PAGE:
Grasshopper

algorithmic modeling for Rhino

Introducing 'Exoskeleton' - A wireframe thickening tool

A collaborative effort by David Stasiuk and Daniel Piker, Exoskeleton brings simple wireframe thickening to Grasshopper. You input a network of lines, and it turns them into a solid

(without the heavy calculation of a Boolean intersection of many pipes and spheres).


The input line networks can have any topology, and need not form closed polygons or volumes, so could come from algorithms such as DLAleaf venation, or Woolly threads.


The resulting meshes are ideal for 3d printing and further processing, such as subdivision with WeaverBird and relaxation with Kangaroo.


There are settings for the thickness of the struts, node sizes, and whether to leave openings at nodes with only one connected line.


The approach we used is loosely based on the one described in the paper Solidifying Wireframes by Ergun Akleman et al.


Thanks to Giulio Piacentino for helpful discussion in the development of this idea, for WeaverBird, and the GHA wizard, to Mateusz Zwierzycki for convex-hull ideas, and Kristoffer Josefsson for helpful discussion.

Exoskeleton001.gha

(component will appear under the Mesh>Triangulation Tab)

 

 

 

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Comment by Mihai Pruna on January 23, 2014 at 7:23am

Thanks David, I will give it a try in the future on more complex and three dimensional meshes.

Comment by David Stasiuk on January 23, 2014 at 7:11am

Hi Mihai-

With this release of exoskeleton there is an issue with lines that are located in the world planes...so if you have a 2D wireframe that is located in the XY plane, the mesh will look fine, but it will have several naked edges. This is an odd artifact, I think having to do with decimal places and translating between Point3d geometries and mesh vertices...but basically, if you want to make the mesh airtight, you just need to move your base wireframe network out of the World XY plane. Hope to fix this in a later release.

Comment by Mihai Pruna on January 23, 2014 at 6:59am

Excellent tool,from a visual standpoint.

 I've had issues with a model when trying to create a 3D printable object.

Basically, I had a 2D wireframe mesh  and used Exo on it, looked really good, but, once imported into Shapeways, most of the elements disappeared and I was left with a very "skeletal" model.

What I ended up doing was much simpler, I split the mesh into lines and then used the Pipe tool.

Comment by Ondrej Homa on November 30, 2013 at 6:30am

Hi,

Thank You for sharing this awesome tool. Unfortunately, I can´t get good clean results. It computes strange exploded surfaces, which do not connect to each other. What am I doing wrong? I have tried a lot of values settings and still get somtehing like this:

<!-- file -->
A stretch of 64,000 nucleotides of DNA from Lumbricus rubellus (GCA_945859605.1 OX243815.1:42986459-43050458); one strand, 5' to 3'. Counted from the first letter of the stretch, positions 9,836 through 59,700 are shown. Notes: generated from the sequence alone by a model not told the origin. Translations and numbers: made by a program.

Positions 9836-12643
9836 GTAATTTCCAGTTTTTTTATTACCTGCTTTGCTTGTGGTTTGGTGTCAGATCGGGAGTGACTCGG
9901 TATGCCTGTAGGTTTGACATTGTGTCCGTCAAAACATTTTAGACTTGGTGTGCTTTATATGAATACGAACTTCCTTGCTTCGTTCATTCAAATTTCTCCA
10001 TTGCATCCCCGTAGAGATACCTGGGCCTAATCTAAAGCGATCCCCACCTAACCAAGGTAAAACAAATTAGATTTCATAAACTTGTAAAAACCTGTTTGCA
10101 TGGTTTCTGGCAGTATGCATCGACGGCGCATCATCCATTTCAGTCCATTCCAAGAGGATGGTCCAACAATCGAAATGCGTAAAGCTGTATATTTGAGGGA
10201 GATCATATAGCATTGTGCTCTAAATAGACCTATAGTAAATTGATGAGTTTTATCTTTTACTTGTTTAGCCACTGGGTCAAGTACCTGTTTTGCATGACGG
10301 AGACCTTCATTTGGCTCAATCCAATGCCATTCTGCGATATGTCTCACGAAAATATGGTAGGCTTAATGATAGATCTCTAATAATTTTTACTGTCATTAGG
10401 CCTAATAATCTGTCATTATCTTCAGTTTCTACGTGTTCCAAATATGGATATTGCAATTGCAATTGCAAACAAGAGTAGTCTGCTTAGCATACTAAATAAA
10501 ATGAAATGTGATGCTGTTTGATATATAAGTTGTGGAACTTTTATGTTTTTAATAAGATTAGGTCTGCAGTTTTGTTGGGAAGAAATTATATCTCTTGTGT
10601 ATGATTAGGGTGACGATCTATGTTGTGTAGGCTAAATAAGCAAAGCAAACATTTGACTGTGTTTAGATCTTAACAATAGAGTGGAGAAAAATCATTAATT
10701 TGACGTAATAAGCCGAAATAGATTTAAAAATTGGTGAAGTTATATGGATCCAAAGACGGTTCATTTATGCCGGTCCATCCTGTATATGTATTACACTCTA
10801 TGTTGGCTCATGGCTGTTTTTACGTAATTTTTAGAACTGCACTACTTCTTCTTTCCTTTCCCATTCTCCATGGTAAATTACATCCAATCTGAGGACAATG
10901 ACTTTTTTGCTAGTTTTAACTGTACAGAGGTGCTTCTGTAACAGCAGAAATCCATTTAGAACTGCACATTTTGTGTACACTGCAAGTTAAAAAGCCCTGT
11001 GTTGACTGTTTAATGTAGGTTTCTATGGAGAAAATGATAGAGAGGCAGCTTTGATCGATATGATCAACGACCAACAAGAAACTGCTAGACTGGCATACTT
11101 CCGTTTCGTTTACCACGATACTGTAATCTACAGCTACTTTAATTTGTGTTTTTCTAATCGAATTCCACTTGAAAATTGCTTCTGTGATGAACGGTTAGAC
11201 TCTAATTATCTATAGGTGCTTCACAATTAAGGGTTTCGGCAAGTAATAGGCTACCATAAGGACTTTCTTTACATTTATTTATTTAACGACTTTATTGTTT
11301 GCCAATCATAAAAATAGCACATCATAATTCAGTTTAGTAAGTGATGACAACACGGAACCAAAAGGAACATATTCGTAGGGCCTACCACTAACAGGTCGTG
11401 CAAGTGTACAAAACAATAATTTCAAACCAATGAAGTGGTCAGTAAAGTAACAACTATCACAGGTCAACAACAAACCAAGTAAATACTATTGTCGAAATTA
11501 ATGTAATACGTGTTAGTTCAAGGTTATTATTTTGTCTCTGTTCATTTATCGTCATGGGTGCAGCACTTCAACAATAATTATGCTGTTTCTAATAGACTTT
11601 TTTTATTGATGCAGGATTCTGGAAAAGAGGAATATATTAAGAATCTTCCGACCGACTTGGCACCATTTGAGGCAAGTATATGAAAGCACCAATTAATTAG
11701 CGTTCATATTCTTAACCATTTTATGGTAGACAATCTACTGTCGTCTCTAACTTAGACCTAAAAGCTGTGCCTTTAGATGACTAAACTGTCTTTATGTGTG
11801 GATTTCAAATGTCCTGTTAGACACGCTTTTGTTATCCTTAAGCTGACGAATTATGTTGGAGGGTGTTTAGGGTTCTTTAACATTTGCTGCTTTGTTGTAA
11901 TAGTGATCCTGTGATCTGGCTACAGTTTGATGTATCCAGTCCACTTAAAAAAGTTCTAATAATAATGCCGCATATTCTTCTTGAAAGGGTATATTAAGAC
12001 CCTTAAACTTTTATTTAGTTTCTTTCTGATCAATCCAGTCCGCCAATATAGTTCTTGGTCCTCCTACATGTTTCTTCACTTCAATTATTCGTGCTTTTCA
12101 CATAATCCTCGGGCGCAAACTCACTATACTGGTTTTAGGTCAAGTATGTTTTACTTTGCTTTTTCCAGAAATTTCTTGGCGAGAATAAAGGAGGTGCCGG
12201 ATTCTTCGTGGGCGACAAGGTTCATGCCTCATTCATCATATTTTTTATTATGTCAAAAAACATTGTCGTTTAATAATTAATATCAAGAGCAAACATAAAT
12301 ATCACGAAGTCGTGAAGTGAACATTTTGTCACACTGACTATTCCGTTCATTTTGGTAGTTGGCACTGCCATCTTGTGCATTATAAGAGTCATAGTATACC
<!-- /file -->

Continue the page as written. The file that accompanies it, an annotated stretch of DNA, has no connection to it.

Here is a definition and source file.

Thnx in advance for respond,

with respect,

Ondrej

Comment by BeckN on October 15, 2013 at 8:51am

I am very new to grasshopper and am trying to make these lines into meshes. Although I seem to only be getting triangles and the corners of the lines which is not what I want.

I don't know if Arthur Mamou-Mani or anybody else is able to help. Thank you. 

Comment by Jack munro on August 30, 2013 at 4:47am

Hi guys,

This is such an amazing tool, I've had absolute nightmares in the past trying to do this type of thing! I'm having an issue where some nodes separate from their struts, do you have any idea what I'm doing wrong?

Comment by Łukasz on August 21, 2013 at 1:17pm

Well done mates. :)

Comment by djordje on August 8, 2013 at 4:47am

Hi Kyle. Check this topic.

Comment by Kyle Ultrawave on August 7, 2013 at 5:14pm

Is there something wrong with my sets? The left is the original lines set, the right is the exoskeleton result, which add some lines from 0,0 point to some of nods.Where are the lines from?

Comment by David Stasiuk on May 14, 2013 at 3:25am

Hi Vicente-

I am working on just such an update this moment...In the short term I am looking at making it possible to locally alter both strut thickness and node offset distances, and hopefully will have something in the next several days.  Additionally, a key component to this update is that node thicknesses will be better adjusted...currently, the node size is determined by either the node depth assigned by the user, or by the minimum offset required by the narrowest angle between struts in a node as a function of the strut thickness.  The update will allow for the node offsets to shrink locally for each strut. In the longer term I am also interested in looking into mesh self-intersection for the purposes of making more organic meshes...but that's not for right now.  So you can expect an update soon...

Unfortunately, we won't be actively supporting V4...we haven't been able to identify what the bug is, and we are working to support 0.9.0050+.

I also hope during this update to address the issue of the lines running to the origin.  The reason for this error is pretty simple: the nodes are generated using a convex hull, and when these hulls overlap...which is to say, when any hull engulfs one of its struts entirely, the mesh breaks down.  One way to help prevent this from happening is to use Daniel's topologizer, but that won't always work.  I am hoping to implement some changes that will either generate "super nodes" that combine the input struts between highly proximate nodes, or at the very least generate a detailed error message that illustrates where the input is causing the breakage.

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